Reducing cost and risk by predicting distribution line failures

By Terry Krieg, Power electrical engineer and Lord Consulting consultant

There are few low-cost technology investments available in the market today that can provide the means to reduce operational costs, improve investment decision-making at the same time providing increased distribution line reliability and safety.

Decreased revenue outcomes for many Australian utilities means both operational and capital expenditure must be reduced in real terms. This requires a radical change in emphasis in asset management and work practices and new thinking to adequately manage risks and performance.

A new technology known as Distribution Fault Anticipation, offers a means to manage this situation with significant benefits in reducing operating cost and increasing reliability and safety of distribution networks.

Distribution Fault Anticipation: a new technological solution

Distribution Fault Anticipation (DFA) was pioneered by the power industry in the US more than 20 years ago and is now available in the Australasian region.

The DFA technology uses waveform pattern analysis of current and voltage waveforms to segregate and characterise normal and abnormal events occurring on MV lines. The waveform patterns representing abnormal events, generally indicating a failing line component, are characterised and reported in plain English via the web directly to the mobile devices of operations or maintenance team members to assist in facilitating a maintenance response.

No other technology available in the market today can offer what the DFA can, either in concept or contribution.

Commercial challenges for distribution line management

DFA is able to assist utility owners to address the new challenges of increased reliability, reduced risk with reduced maintenance expenditure – a seemingly impossible combination.

A technological solution for real-time condition assessment of lines

In the industry there are few technological devices available to assist in monitoring distribution line condition. Traditionally this has been achieved using physical line inspection to detect the signs of early failure of line components. Distribution line companies must now obtain better asset condition information with less field resources and still deliver high levels of customer service.

In distribution lines companies obtaining information on line asset condition is traditionally a slow process, methodically carried out, and very expensively acquired (for example, typically by field patrols and line inspection). An ideal technical solution to address this issue would be a device capable of remote sensing and prompt reporting of all asset issues faster than would be possible by traditional means and to assist in the location and proactive repair of these failing assets via a managed and targeted response.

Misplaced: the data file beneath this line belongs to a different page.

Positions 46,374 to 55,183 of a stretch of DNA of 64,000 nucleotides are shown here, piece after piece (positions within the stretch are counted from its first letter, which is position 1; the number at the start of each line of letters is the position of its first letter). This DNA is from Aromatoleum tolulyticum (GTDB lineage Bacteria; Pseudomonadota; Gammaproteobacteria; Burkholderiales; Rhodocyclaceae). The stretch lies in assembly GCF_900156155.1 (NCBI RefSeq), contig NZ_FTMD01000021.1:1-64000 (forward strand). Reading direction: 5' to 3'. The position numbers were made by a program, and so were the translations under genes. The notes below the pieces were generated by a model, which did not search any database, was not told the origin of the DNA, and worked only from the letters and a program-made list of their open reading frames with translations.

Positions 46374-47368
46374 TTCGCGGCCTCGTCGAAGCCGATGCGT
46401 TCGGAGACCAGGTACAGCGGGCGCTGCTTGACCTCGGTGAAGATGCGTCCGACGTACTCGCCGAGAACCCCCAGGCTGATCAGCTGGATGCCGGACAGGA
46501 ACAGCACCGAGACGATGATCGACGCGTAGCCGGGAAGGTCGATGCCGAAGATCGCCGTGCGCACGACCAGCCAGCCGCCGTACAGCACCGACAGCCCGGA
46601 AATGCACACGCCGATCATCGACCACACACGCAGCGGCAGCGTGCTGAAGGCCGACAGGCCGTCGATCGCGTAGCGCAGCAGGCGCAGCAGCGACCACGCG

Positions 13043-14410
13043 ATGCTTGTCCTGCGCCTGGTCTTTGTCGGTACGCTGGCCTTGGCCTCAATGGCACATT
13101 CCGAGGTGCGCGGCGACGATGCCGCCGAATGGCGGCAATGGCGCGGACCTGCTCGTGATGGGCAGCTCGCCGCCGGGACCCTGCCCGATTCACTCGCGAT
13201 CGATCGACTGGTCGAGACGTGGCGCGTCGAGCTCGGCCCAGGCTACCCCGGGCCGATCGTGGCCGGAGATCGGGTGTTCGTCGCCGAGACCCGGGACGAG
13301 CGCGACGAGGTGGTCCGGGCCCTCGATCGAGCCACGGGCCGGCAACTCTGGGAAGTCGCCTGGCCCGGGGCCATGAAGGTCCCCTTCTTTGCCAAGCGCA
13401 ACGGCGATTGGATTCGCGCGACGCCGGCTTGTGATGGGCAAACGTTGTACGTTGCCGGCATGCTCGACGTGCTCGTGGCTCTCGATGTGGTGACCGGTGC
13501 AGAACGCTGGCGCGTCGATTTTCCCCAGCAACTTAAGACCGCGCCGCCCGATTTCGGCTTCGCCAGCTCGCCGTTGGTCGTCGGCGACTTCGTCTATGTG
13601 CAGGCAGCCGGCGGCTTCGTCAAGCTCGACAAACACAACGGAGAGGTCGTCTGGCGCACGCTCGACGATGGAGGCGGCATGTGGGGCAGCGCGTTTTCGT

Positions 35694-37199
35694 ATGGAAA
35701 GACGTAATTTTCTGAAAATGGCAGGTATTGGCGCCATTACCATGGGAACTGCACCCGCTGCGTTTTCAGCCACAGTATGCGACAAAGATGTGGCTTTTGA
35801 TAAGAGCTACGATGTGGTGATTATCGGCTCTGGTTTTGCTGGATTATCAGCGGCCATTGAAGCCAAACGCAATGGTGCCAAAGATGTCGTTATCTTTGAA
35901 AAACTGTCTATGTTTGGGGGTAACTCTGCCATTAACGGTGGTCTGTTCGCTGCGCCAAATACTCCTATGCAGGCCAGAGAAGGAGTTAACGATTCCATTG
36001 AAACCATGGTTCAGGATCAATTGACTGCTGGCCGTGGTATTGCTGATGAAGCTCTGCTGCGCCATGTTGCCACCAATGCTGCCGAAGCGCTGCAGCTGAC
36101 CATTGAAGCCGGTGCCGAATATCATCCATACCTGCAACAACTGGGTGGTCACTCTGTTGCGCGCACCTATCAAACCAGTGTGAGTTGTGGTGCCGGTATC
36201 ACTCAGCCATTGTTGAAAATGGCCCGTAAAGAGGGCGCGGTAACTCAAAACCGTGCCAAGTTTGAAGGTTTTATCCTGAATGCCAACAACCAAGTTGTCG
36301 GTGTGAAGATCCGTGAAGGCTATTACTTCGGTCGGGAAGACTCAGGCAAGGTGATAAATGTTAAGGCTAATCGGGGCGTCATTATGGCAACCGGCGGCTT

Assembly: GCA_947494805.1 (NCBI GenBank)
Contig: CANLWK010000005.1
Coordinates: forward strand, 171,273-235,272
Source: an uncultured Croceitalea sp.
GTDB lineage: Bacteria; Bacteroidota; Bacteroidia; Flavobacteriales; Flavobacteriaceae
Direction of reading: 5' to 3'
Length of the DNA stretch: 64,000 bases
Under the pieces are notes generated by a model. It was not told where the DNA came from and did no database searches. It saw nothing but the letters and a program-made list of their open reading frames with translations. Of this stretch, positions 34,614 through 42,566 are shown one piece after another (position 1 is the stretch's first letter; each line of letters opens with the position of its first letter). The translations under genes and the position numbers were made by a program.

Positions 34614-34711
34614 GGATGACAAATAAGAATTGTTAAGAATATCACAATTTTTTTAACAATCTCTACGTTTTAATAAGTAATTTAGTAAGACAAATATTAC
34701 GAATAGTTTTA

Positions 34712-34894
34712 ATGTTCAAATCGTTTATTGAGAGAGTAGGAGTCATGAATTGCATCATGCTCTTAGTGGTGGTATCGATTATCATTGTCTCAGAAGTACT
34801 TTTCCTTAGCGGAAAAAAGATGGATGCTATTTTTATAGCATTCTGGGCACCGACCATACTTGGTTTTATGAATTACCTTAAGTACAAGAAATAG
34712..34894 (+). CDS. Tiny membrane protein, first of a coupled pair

Reducing the risk of bushfires started from power lines

Risks associated with fire starts from distribution lines are well known. As an industry, we should be taking every possible step to improve safety and reducing risk to avoid major fires started from the distribution system. By providing real-time condition information and the ability to quickly identify and detect a range of fire inducing line conditions, DFA is comparatively a low cost solution and can significantly reduce the risk of fire starts with a consequent commercial, social and community benefit in reducing the risk of a major fire.

What can DFA offer line asset management?

Line performance statistics, traditionally used to inform asset decisions, provide a lagging indication of performance and often do not assist in determining the root cause of line failures. DFA provides information on the real time health of the asset over the entire life cycle, regardless of the failure mode, age or asset lifecycle characteristics.

This information supports improved maintenance, targeted rectification works and the application of condition-based maintenance. In addition, real-time condition assessment assists in evaluating the effectiveness of maintenance after it is undertaken and also assists in determining the condition of a line prior to the bushfire season.

In some cases, better condition information allows deferral of capital expenditure providing major commercial benefit for the utility. The information provided by DFA can assist in improved investment decisions.

Improved condition information provided by DFA enables improved operational efficiency and effectiveness for field crews, enhanced safety and real operational expenditure savings.

Implementation of DFA

The unique DFA solution for distribution line management enables a change to existing work practices to better utilise limited maintenance resources. Implementation of the hardware is relatively simple requiring only minimum change to the substation to monitor the associated feeder.

Conclusion

Australian distribution lines businesses are facing significant commercial and operational challenges to improve asset knowledge, operational efficiency and maintenance practice. Distribution Fault Anticipation is now available to the industry and unlike any other technology offers innovation to address the commercial challenges for line management companies providing a means to manage distribution networks with improved operational efficiency, cost, risk and reliability outcomes.

Implementation of the DFA technology allows lines companies and asset managers the next clear step change to a new phase in the evolution of line asset management practice globally.